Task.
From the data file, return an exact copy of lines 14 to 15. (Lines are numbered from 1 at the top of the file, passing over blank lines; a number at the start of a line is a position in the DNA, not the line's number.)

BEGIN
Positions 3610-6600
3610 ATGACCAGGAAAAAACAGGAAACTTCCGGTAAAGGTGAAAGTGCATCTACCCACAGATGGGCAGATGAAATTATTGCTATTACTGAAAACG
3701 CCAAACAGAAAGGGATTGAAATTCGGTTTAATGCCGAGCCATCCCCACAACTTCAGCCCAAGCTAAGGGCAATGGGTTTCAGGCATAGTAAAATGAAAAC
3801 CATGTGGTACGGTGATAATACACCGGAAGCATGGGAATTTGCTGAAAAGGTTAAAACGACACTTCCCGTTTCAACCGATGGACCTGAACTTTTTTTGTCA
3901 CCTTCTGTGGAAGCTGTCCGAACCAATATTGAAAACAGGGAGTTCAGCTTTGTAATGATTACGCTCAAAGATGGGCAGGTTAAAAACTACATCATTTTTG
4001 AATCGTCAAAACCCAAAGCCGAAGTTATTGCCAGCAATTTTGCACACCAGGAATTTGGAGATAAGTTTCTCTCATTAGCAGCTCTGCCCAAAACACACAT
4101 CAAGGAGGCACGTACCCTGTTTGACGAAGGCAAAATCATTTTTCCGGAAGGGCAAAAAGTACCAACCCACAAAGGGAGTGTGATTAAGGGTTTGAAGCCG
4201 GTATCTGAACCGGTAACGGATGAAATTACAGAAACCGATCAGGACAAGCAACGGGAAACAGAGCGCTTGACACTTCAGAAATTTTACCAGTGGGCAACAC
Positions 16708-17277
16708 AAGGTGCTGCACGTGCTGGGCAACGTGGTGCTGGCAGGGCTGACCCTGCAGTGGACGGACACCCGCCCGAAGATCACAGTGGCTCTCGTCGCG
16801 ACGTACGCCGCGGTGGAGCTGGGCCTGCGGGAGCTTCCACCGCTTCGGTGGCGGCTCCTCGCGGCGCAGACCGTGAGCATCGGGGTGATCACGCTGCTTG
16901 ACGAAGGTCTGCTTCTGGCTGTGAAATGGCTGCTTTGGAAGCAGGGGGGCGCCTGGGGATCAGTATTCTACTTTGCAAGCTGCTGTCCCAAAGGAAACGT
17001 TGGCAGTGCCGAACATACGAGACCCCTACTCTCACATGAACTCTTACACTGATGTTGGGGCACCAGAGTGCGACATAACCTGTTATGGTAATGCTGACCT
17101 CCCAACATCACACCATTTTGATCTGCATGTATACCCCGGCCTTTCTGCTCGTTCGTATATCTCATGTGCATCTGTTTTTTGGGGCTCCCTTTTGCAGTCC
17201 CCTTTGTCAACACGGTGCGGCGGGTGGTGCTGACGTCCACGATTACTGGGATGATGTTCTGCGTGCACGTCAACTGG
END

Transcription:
17101 CCCAACATCACACCATTTTGATCTGCATGTATACCCCGGCCTTTCTGCTCGTTCGTATATCTCATGTGCATCTGTTTTTTGGGGCTCCCTTTTGCAGTCC
17201 CCTTTGTCAACACGGTGCGGCGGGTGGTGCTGACGTCCACGATTACTGGGATGATGTTCTGCGTGCACGTCAACTGG